AAPI Voices: Asako Hirabayashi

This May is Asian American and Pacific Islander Heritage Month! All month, we’ll be highlighting the incredible contributions of the AAPI artists in our community. Recently, we sat down with several AAPI members of the MN Opera family to talk about how their AAPI identities have impacted their opera careers and what they would like to see change in the opera industry with regard to AAPI representation.   

A harpsichordist and composer, Asako Hirabayashi‘s first recording, on the Albany Label, was entirely composed and played by her, was selected as one of the top ten albums of the year 2018 and was awarded the Gold Medal Award by the Global Music Awards. It was also selected as one of the five best classical CDs of 2010 by Minneapolis Star Tribune. The recording also received seven favorable reviews internationally. She has won numerous grants and awards including the 2009 McKnight Fellowship for Performing Musicians, 2016 McKnight Fellowship for Composers, several first prizes in Alienor International Harpsichord Composition Competition and NHK International Song Writing Competition in Japan, the 2012 Jerome Fund for New Music by American Composers Forum to write her first concert opera Yuki-onna (Snow Witch) which premiered in 2015. Asako’s second opera Hebi-onna (Snake Woman) won a 2019 Schubert Club Composer Award and Opera America’s Discovery Grant. She also won the MN Opera’s MNiatures 2021 grant: Tiny Operas and Big Ideas. Asako has appeared as a featured guest soloist in international festivals and concert series worldwide since her New York debut recital at Carnegie Hall. Her live performance of her own composition was featured in the United States’ most popular classical music program, Performance Today from 2018 to 2021. Asako holds a Doctoral degree in Harpsichord Performance from the Juilliard School and a master’s degree in composition from Aichi Art University in Japan  Her compositions have been performed in fourteen different countries.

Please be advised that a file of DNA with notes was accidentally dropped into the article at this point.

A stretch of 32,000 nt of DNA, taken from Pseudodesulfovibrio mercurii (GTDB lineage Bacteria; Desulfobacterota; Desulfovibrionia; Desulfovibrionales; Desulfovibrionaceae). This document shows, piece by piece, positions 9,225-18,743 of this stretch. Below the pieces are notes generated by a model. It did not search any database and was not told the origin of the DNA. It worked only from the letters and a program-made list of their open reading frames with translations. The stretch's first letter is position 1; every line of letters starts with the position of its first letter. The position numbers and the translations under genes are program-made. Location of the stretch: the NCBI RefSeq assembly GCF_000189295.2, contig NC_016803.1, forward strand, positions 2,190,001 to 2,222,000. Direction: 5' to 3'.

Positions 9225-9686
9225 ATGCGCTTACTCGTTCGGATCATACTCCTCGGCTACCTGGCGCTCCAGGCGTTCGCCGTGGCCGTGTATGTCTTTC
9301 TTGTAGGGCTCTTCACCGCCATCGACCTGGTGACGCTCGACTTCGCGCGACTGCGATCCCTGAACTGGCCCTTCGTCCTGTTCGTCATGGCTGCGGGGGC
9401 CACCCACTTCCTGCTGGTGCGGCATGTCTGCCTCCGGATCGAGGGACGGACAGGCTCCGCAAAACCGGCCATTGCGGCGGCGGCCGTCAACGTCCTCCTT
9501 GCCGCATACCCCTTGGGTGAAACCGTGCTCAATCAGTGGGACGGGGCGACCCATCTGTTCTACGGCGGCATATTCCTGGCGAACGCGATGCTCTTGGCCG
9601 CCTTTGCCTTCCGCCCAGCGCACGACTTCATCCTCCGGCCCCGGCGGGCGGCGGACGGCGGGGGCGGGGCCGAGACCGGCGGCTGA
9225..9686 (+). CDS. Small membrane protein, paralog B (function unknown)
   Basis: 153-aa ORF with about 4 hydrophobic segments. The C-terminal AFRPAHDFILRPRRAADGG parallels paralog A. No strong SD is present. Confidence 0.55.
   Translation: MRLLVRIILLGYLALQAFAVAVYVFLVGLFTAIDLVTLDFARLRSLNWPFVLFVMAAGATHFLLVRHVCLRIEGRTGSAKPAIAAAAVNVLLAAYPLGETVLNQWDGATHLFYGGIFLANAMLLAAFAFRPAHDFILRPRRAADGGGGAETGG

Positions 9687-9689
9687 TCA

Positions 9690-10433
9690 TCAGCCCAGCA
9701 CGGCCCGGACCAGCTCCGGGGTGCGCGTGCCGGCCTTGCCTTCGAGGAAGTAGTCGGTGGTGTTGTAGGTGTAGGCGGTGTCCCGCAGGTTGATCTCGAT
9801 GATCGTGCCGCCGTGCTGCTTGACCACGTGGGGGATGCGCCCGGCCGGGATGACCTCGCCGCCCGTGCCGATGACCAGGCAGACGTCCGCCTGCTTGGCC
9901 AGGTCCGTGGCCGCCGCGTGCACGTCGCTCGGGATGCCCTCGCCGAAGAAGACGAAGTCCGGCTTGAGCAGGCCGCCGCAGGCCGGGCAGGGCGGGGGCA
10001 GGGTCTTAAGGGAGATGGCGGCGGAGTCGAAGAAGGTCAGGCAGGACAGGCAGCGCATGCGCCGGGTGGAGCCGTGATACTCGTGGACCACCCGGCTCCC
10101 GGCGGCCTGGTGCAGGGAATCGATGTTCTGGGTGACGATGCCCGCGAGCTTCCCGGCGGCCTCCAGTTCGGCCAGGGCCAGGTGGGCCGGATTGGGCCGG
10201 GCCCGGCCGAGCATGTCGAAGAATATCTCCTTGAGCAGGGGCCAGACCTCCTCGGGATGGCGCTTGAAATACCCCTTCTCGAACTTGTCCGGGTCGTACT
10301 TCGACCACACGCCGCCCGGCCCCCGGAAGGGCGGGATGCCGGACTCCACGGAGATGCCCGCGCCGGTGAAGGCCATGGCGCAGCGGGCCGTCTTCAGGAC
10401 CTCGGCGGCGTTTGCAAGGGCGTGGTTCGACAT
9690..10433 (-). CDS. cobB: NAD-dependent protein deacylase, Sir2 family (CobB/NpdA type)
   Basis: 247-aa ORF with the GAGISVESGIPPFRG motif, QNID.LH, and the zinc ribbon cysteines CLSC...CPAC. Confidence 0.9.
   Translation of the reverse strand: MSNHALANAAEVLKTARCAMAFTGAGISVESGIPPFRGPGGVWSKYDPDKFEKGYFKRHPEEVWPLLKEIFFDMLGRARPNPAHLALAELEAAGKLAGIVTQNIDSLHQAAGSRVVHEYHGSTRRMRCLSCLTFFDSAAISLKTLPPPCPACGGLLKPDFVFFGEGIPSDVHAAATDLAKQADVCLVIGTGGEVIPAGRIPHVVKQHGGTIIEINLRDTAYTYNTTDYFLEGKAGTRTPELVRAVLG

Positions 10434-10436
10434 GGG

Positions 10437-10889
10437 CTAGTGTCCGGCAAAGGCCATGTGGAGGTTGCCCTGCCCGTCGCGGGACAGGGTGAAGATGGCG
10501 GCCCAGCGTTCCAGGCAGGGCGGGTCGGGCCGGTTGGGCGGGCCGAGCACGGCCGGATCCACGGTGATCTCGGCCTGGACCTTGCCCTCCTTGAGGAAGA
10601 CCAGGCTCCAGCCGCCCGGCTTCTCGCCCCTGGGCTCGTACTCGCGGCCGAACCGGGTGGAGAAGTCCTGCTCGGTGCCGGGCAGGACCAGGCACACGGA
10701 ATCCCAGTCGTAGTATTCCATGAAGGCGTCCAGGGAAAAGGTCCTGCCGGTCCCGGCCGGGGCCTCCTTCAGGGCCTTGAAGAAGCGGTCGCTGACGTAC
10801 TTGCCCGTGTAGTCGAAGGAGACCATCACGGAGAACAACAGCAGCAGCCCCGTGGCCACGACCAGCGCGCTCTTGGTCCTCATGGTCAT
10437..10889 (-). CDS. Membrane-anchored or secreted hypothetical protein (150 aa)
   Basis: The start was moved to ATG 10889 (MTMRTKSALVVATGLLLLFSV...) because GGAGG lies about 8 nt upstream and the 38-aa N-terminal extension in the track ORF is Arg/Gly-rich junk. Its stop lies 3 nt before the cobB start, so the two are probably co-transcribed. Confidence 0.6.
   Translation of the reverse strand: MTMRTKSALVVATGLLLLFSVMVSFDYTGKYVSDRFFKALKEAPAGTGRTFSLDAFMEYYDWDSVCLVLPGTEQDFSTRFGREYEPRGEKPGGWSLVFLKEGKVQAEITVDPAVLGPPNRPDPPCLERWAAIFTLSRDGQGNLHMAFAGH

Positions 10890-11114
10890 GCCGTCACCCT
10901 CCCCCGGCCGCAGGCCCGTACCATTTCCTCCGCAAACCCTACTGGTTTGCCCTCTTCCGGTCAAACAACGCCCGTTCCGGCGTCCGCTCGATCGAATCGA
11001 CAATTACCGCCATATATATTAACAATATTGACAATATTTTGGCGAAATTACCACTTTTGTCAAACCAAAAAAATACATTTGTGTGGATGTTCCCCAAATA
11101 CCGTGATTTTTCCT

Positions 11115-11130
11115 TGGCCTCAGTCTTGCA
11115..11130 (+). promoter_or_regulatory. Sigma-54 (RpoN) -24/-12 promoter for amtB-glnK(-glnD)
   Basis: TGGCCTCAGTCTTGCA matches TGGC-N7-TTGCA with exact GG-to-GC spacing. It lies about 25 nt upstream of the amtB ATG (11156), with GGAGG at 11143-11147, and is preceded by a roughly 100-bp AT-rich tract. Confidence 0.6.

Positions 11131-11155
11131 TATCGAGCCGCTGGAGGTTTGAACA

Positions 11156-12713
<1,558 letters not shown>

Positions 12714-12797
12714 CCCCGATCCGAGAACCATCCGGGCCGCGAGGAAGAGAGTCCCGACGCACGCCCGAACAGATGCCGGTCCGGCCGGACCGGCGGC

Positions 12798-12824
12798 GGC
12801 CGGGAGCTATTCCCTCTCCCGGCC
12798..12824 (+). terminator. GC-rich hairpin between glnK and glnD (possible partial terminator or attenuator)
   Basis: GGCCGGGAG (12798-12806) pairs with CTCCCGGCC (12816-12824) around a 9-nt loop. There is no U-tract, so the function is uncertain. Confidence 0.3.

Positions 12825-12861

1. In what ways has your AAPI identity impacted your career journey in opera? 

Born and raised in Japan, I cherished the rich arts, literature  and culture of Japan. For thousands of years, Japanese culture has emphasized courtesy, grace, and happiness of others above the personal self. Yet, I was often frustrated by Japan’s patriarchal society. Discrimination against women, people with disabilities, adoptees, Koreans and other non-Japanese nationalities has had a detrimental impact on my upbringing. We were taught that silence and endurance are considered virtues, which allowed Japanese society to prosper with little crime, few conflicts and general harmony. However, since moving to this country, I became aware  I have a view and a voice to go beyond what I was raised to believe.  It has been such a powerful realization, and I am driven to express this using my own words and music. My passion as a performer and composer is to connect to audiences and share essential emotions that arise in our life experiences. I believe music has a power to heal and resolve internal and external conflicts. I started to want to express myself not only through music in an abstract way, but also in more direct and concrete ways through theatrical works.